His wife was alarmed when she got home to find that the police and the Army Bomb Squad were attending.

    In a way this was a happy ending because our friend’s original plan for the decomposing shed was just to burn it down.

  4. Folly Beach indeed!

    But I agree with Polymarkos that detonating those cannonballs was kind of ridiculous. Black powder in rusty cannonballs buried on a beach for 153 years? At this point there can’t be anything left of it except maybe some nonreactive carbon.

  5. My Grandmother hailed from north-central Virginia. There was a lot of heavy fighting there in the Civil War. There were occasional accidents with people and animals accidentally disturbing cannonballs and shells them well into the 1940’s, mostly exploding cows. Not to mention the knuckleheads who purposely try to dig them out. Occasionally one used to go “boom” but it’s been years since I’ve heard of it happening.

    I do know of a relic collector going up with a Civil War shell as recently as the 1980’s in VA. He was in the process of moving the thing. It had been assumed to be a dud for over one hundred years, You never can tell.

    Why did they blow them up? Probably afraid of getting sued if someone broke a foot on them. That and the ex-Mayor told the Sheriff how cool it was the first time he got to blow cannonballs up. Plus they’ve got to use that Dept. of Homeland Security issued C-4 on something.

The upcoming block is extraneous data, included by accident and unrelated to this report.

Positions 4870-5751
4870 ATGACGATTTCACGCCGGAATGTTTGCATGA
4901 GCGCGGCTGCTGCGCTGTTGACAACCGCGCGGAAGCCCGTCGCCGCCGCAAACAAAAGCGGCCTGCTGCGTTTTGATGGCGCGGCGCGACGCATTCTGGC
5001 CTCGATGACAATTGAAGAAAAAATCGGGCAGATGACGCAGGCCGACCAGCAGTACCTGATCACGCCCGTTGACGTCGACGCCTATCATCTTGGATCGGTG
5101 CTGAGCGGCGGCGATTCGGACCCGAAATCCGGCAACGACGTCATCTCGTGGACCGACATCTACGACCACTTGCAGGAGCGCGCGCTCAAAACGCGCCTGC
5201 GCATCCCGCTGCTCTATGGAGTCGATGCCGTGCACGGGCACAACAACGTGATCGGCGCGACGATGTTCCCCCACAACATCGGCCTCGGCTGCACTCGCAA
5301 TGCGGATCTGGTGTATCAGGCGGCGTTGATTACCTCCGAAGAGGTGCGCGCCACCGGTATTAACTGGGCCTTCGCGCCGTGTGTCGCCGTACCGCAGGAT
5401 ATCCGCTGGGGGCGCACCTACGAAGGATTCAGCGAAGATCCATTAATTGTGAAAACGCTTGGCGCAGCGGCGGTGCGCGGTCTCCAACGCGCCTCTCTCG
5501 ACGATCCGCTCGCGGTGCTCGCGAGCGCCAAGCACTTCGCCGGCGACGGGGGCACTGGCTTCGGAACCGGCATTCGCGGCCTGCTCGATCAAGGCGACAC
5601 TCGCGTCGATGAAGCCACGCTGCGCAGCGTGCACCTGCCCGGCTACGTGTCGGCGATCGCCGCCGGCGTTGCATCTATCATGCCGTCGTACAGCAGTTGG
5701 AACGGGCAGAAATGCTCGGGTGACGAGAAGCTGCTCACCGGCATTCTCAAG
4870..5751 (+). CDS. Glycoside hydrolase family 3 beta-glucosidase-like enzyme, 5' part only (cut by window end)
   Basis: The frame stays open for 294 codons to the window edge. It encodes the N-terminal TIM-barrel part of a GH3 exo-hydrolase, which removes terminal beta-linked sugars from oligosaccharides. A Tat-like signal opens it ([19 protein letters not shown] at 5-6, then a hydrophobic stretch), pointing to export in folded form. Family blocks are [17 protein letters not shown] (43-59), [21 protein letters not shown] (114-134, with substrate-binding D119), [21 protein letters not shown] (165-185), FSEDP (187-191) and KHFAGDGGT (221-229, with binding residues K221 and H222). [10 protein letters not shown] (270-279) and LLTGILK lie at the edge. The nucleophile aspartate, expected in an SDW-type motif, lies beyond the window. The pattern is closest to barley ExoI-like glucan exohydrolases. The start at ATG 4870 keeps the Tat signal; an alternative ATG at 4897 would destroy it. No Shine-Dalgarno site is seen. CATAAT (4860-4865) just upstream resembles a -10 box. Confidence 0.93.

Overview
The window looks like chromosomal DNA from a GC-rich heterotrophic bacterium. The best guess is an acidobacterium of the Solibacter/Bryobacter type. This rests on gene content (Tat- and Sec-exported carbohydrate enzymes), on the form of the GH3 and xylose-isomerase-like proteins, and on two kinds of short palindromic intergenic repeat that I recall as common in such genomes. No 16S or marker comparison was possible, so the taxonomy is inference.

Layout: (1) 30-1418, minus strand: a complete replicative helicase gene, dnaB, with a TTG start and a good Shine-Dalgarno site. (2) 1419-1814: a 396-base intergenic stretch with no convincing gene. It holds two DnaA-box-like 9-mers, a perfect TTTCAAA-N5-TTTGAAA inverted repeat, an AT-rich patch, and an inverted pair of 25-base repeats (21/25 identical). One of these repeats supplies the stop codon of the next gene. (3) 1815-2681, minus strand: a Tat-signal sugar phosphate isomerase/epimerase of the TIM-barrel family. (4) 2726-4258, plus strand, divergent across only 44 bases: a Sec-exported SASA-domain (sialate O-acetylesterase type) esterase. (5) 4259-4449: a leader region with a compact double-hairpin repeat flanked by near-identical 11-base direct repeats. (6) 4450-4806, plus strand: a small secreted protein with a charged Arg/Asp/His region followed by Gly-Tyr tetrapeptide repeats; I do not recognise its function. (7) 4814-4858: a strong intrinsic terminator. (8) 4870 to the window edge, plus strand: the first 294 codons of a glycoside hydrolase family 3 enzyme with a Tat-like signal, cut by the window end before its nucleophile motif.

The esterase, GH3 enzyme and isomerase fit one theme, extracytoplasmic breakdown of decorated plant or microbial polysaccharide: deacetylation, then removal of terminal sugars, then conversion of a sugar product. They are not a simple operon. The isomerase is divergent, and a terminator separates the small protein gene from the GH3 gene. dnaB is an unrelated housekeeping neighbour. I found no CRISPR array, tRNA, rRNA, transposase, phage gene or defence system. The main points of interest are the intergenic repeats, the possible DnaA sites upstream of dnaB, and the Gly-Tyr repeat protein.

6. Ah for the good old days. I grew on the the site of a Civil War fort on James Island in Charleston. We used to find mini balls, grape shot, buttons, etc on a regular basis. Even an occasional cannon ball wasn’t unusual. My brothers found a bayonet right behind our house. Every kid I knew had a drawe full of CW relics.

  7. Y-e-s … and I’m sure that if someone would have been maimed or killed while trying to disarm a 150 year old +/- piece of artillery you guys would be the first to say, “Those idiots! Didn’t they know how unstable that would be??” I think detonation was the right thing. There are plenty of relics and artifacts in the museums around Charleston without risking the lives of people over something like this. The sad part is that the country is becoming about as divided currently as it was back then. We should learn from the history that we’ve preserved, not repeat it.

  8. Yeah, in this case detonation was probably a rather wise choice. With only slightly more ‘modern’ ammunition, however, and also with current one, where there is Uranium and nerve gas, in situ detonation might not really be the best of all choices.

  9. Actually, there was no danger. This destruction of the cannon balls was a gross overreaction.

    I have yet to see a document case of a piece of civil war ordnance detonating.

  10. Here is one

    It is rare, but it happens- a friend of mine lives in Fredericksburg and has been a relic hunter for years there. He lost a friend before the above incident who was drilling a cannonball to empty it, apparently not realizing how hot the bit could get and how hermetically sealed the ball could be.

    I couldn’t find a link to that prior death, but if you’re interested, I am sure a simple google search would yield a few more.

    I worked with the dredging industry for over 20 years and they often sucked up ordnance from all phases of US European history. Most was solid shot, but the civil war hollow shot was treated as live unless the plug was gone. In one incident near Aberdeen Maryland they got a CW mortar round Sucked into their hopper (the hold basically) and had to get a navy EOD team to remove it. They opened the plug remotely and found dry powder that was still active, so underwater rounds can be intact.